Especially when optimizations are enabled relating LLVM-IR to the original source code is difficult. How do you plan to give the user feedback that he can relate to the code he has written?
How do you describe transformations that are only possible due to previous transformations and that possibly do not have a related piece of original source code?

2. There will be a lot of messages

LLVM performs a lot of transformations even if you just look at instcombine. Which transformations are you planning to describe and how will you make sure the user is not flooded by messages?

Cheers
Tobi

Hi Tobias,

Thank you for replying!

1. Relating LLVM-IR to the source code is difficult

To relate LLVM-IR to the source code, I am simply considering using the
debug information which remains valid along optimizations and analysis.
Regarding transformations which might not relate to any original source code, I
think this is to be solved on a per-case basis, but will hopefully be greatly
eased by the debugging information format (at least if a transformation is
impossible to explain it will be a valuable feedback on the debug format!).
Also, some might simply not need to be exposed to the user, as they do not
refer to a standard compilation technique. This is why my proposal involves
enumerating the optimizations which will yield a message to the user, then
compose these messages.

2. There will be a lot of messages

About the potential huge amount of messages, I would assign a "type"
(represented by enum INFO_INDEX in the prototype for info_printf) to each
message. The compiler would remember which types previously appeared, and favor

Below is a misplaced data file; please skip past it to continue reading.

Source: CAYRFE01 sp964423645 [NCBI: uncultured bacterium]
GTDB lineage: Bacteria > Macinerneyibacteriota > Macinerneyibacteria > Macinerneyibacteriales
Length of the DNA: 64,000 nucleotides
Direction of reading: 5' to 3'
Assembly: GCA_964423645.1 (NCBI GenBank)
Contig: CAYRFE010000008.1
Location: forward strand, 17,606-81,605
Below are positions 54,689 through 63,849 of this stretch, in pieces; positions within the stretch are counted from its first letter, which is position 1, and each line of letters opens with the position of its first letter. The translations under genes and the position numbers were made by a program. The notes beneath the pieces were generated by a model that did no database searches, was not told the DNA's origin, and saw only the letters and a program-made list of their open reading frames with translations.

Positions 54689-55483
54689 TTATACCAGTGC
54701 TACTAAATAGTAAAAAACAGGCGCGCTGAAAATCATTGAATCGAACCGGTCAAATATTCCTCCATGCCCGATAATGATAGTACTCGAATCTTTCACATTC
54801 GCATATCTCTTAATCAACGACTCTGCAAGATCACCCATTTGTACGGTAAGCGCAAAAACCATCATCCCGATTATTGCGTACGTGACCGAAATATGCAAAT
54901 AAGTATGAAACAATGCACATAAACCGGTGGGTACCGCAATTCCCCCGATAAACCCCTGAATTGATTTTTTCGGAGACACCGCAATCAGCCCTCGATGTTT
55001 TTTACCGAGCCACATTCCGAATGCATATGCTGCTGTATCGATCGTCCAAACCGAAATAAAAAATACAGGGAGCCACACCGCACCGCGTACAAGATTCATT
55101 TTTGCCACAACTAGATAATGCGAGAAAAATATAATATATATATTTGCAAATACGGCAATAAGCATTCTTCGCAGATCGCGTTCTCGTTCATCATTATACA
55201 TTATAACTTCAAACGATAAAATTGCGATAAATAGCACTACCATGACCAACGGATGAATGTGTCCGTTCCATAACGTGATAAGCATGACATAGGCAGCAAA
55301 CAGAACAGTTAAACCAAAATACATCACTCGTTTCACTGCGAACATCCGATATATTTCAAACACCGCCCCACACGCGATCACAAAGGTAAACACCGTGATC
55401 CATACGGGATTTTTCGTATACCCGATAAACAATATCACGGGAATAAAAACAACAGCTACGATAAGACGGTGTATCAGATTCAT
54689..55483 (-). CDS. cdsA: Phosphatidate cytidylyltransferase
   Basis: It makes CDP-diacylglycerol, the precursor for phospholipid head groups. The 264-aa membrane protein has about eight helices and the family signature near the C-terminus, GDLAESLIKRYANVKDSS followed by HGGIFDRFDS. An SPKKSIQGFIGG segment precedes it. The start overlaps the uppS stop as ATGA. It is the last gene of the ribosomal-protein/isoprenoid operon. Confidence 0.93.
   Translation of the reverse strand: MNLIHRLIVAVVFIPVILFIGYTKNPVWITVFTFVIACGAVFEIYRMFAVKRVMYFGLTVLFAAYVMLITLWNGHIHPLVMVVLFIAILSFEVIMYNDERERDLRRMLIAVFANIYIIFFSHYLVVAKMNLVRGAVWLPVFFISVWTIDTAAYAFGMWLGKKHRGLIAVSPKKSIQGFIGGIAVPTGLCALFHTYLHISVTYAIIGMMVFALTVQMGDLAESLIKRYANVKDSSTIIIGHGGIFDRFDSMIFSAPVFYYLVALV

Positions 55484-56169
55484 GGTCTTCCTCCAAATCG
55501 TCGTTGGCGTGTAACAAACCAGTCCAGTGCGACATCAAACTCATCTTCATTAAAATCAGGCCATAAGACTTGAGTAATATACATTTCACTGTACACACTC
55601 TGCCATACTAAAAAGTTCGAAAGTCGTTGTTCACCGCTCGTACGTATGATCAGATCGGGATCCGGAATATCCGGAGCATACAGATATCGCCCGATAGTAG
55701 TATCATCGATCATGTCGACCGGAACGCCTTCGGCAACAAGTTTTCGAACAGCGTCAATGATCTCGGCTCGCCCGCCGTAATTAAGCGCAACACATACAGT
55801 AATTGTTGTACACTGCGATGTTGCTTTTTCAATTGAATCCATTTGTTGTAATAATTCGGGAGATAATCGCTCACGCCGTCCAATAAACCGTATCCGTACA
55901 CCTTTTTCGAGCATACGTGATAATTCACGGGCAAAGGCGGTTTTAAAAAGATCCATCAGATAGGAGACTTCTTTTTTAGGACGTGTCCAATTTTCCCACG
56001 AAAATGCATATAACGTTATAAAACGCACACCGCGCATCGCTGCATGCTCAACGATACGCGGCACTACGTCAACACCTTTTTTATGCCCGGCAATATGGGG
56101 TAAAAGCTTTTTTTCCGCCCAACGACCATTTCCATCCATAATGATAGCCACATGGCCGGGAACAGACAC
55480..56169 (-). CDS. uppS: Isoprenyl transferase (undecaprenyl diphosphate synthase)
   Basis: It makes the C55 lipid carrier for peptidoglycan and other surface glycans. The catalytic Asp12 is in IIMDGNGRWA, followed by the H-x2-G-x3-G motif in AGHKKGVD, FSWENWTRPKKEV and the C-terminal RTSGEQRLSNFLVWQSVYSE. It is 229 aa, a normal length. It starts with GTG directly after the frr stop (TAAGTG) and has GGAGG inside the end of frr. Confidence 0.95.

the types which appeared the least. It would also handle simple dependencies,
like not introducing Loop-Closed SSA before SSA itself. As you may be concerned
about performance, the system would not store all messages before selecting the
ones to display, but rather display them or cast them out as they come.

(3). making this actually work seems to be difficult

As for the difficulty to implement this work, I have tried to propose the
simplest reasonable approach:
_ The necessary code to write (the heuristic selecting types to display) is
  contained in a single independent function.
_ I do not intend to browse and update every optimizing component. The original
  programmers are best to explain their own creations, so I will just compose
  detailed sample messages and provide usability insights.

You might think that this task underestimated in terms of coding, but the
actual difficulty will be to compose the messages. Indeed, for example how can
one give a glimpse of SSA by relating directly to the user code? In that case I
would make a reassignment trigger the message:
test.c:xx:x: info: Static Single Assignment: Reassignment of 'a' is considered as a new variable, consequently a store operation was saved by discarding its previous value"

The point is not to make an exhaustive description of the optimization
concerned, but rather to foster the user curiosity who will "google" the term
we put at the head of the message.

A revised work plan could be:
_ Enumerating all possible messages in the messages set.
_ Implementing a function receiving feedback from each optimization unit and
  choosing whether to display it: info_printf(enum INFO_INDEX, const char*, ...);
_ Updating one or two optimization blocks to display such feedback, to test
  info_printf
_ Write a formatting guide for adding messages in the set.

Regards,
Thibault